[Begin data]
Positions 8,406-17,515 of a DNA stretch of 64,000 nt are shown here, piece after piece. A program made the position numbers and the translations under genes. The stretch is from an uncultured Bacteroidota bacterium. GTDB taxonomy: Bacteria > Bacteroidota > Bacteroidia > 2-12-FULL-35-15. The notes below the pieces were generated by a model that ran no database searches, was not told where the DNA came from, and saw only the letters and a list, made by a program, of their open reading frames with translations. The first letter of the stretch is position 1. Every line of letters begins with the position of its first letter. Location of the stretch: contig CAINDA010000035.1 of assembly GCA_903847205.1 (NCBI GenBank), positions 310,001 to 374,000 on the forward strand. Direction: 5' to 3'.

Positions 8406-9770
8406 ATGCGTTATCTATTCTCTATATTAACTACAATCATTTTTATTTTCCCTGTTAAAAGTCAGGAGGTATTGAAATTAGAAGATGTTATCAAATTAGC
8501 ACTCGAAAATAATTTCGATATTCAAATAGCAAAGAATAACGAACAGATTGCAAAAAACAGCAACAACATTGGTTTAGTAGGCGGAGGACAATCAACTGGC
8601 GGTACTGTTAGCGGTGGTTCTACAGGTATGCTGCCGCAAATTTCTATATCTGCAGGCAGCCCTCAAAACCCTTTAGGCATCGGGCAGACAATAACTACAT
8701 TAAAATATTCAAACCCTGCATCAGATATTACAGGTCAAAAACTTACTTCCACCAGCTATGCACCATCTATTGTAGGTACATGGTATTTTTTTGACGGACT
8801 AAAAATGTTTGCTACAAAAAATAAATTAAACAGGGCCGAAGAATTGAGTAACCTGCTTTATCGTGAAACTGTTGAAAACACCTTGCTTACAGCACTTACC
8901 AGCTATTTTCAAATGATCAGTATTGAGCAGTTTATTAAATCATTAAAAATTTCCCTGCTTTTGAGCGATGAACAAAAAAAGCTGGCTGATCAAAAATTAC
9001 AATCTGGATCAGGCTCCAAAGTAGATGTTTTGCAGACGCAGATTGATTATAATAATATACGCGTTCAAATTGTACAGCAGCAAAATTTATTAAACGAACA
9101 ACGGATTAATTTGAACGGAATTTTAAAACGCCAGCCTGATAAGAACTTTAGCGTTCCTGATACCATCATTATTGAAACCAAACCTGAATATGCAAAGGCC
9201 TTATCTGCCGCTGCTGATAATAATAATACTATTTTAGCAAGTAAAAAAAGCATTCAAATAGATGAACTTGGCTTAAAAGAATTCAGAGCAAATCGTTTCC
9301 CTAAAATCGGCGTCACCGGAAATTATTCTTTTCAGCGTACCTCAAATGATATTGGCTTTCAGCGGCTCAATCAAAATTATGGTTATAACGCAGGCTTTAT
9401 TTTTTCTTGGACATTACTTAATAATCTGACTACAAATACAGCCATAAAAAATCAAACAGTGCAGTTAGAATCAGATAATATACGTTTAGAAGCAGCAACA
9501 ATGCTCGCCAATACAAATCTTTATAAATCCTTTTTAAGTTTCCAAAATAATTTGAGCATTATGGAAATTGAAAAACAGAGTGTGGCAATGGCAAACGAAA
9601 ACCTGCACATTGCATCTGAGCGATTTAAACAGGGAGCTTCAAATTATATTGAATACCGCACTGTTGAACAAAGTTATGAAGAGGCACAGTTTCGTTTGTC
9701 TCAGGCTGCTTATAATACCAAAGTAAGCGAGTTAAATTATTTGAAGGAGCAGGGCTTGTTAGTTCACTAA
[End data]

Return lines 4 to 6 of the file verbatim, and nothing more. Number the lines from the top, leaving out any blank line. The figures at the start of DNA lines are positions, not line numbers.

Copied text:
8501 ACTCGAAAATAATTTCGATATTCAAATAGCAAAGAATAACGAACAGATTGCAAAAAACAGCAACAACATTGGTTTAGTAGGCGGAGGACAATCAACTGGC
8601 GGTACTGTTAGCGGTGGTTCTACAGGTATGCTGCCGCAAATTTCTATATCTGCAGGCAGCCCTCAAAACCCTTTAGGCATCGGGCAGACAATAACTACAT
8701 TAAAATATTCAAACCCTGCATCAGATATTACAGGTCAAAAACTTACTTCCACCAGCTATGCACCATCTATTGTAGGTACATGGTATTTTTTTGACGGACT